The island nation has agreed to preserve 210,000 sq km of ocean (nearly the size of Great Britain). Two huge marine parks will cover 15 percent of Seychelles' ocean. Actor Leonardo DiCaprio's foundation donated $1m towards funding the debt swap.
The plan restricts tourism and fishing activities to prevent damage to aquatic life. For a country such as the Seychelles, where tourism accounts for 16% of its GDP, this was a difficult, yet important decision.
"We need to be responsible as we sustainably develop our oceans," Seychelles Tourism Board CEO Sherin Francis said. "By safeguarding our environment, we can also ensure that we are protecting our people against an uncertain future.”
The World’s First Debt Swap Designed to Protect Ocean Areas
In 2016, The Seychelles government agreed on the debt swap with the Nature Conservancy, a US charity, and other investors.
As part of the $21m (£15m) deal, the charity and investors, including the Leonardo DiCaprio Foundation, paid off a part of Seychelles' national debt.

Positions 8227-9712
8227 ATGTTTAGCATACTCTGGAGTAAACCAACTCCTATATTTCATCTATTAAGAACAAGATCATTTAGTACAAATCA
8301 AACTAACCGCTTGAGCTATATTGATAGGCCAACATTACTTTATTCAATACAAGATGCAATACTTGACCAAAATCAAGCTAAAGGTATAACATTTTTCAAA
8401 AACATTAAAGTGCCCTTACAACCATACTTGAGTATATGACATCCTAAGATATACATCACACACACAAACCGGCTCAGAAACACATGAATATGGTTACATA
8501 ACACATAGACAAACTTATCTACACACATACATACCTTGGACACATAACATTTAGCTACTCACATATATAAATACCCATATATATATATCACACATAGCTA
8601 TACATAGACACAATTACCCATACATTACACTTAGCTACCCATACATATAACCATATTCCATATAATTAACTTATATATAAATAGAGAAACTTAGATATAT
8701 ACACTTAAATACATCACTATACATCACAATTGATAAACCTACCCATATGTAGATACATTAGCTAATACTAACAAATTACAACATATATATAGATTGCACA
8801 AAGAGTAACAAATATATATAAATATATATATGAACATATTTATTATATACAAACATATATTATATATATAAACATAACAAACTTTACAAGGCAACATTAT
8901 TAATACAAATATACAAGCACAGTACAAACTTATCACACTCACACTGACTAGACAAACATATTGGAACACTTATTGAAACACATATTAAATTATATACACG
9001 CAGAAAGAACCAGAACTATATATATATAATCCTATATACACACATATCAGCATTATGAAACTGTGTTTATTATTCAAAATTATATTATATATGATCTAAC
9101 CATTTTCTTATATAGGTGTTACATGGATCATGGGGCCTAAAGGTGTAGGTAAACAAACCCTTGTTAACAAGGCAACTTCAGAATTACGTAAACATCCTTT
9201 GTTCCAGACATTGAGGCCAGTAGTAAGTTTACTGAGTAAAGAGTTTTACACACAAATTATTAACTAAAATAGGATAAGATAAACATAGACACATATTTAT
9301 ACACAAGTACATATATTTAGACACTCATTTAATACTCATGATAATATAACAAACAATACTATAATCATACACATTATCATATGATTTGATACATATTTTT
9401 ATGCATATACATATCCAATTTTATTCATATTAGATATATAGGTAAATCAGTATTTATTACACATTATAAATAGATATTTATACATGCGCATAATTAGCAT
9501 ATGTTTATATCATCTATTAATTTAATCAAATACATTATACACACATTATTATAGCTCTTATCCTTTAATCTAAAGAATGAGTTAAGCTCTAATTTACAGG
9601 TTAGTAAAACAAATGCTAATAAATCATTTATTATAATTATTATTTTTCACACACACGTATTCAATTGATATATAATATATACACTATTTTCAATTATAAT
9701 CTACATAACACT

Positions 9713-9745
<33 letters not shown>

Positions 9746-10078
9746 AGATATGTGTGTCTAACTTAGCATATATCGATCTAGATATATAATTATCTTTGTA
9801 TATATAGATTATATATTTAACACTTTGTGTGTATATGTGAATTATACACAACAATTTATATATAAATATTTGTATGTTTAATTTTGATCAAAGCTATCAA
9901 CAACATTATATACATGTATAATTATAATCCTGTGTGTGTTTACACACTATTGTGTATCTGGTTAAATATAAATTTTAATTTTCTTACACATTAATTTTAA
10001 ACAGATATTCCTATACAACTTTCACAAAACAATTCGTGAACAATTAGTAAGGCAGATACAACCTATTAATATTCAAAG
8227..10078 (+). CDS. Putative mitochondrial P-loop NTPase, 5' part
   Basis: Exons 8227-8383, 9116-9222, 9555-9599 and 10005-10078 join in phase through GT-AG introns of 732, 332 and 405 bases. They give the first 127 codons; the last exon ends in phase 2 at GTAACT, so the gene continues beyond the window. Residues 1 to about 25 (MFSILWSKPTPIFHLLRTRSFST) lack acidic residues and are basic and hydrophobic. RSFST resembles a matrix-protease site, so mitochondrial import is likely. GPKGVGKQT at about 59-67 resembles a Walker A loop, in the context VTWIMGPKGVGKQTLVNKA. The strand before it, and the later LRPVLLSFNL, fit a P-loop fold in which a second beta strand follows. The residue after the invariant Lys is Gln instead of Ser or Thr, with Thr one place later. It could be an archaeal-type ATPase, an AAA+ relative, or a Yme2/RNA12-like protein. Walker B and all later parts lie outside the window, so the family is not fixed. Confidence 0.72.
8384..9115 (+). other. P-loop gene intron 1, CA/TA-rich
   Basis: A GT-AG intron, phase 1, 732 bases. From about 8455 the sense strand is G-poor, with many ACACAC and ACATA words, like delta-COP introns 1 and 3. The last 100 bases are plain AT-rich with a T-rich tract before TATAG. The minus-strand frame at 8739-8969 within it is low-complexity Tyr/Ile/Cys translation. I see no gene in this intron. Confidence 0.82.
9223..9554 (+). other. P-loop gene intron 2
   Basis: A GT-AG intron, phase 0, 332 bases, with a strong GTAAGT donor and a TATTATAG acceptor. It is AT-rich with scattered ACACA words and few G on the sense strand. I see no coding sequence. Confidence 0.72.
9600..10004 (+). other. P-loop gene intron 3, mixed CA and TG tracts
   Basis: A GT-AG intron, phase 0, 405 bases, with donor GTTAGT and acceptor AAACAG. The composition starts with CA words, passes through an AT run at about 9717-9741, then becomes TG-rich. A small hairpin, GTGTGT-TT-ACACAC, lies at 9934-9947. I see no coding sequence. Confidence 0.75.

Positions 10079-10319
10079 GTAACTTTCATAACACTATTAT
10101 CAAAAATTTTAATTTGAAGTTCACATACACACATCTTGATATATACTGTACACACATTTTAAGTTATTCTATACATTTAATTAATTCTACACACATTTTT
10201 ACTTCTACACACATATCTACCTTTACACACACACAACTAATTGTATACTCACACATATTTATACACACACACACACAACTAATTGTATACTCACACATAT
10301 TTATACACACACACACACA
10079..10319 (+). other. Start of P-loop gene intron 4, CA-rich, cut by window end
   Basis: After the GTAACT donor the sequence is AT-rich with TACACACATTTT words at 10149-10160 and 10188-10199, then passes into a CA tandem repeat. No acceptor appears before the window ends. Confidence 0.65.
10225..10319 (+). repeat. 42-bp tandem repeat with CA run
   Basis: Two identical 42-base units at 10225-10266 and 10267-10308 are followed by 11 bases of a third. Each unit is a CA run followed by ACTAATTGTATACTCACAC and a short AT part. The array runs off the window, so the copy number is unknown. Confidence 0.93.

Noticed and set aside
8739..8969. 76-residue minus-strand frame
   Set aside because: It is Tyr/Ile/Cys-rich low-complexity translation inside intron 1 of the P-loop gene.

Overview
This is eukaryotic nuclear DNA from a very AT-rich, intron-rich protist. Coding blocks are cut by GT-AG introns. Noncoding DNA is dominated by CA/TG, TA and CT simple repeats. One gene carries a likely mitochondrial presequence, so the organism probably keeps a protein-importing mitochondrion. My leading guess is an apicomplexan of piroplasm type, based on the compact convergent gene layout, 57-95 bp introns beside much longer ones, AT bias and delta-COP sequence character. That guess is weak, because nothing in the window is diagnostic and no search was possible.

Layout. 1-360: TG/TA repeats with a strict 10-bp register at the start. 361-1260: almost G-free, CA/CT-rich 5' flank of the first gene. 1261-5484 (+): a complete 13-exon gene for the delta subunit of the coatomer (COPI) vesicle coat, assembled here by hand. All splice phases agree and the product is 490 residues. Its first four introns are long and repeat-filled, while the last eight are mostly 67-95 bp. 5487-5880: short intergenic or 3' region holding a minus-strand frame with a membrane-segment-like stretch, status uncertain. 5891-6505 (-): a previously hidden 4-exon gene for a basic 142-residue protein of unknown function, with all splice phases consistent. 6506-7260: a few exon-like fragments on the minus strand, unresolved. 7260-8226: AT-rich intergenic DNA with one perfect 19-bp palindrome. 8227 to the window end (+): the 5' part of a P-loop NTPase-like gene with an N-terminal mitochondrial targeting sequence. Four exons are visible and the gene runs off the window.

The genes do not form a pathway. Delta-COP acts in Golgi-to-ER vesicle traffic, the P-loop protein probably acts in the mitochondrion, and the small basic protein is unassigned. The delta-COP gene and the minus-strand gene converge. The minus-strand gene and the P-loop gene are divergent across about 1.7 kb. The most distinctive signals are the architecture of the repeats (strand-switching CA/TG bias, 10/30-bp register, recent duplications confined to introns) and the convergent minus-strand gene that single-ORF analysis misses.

The country will make future debt payments to the Seychelles Conservation and Climate Adaptation Trust (SeyCCAT). The trust will offer low-interest rates on debt repayments. Any savings will fund new projects designed to protect marine life and fight climate change.
What will be protected?
Seychelles will increase its protected waters from 0.04 to 30 percent by 2020.
The first marine reserve includes the Aldabra islands. Aldabra is home to giant tortoises, rare tropical bird colonies and the dugong - one of the Indian Ocean’s more endangered species. This area will be completely protected, with only research and regulated tourism allowed.
The second area will limit the fishing and tourism activities around the waters of Seychelles' main islands.
To arrange an interview with Seychelles Tourism Board CEO Sherin Francis, please contact Natasha Sá Osório at email@example.com or call +44 (0)20 3302 5560.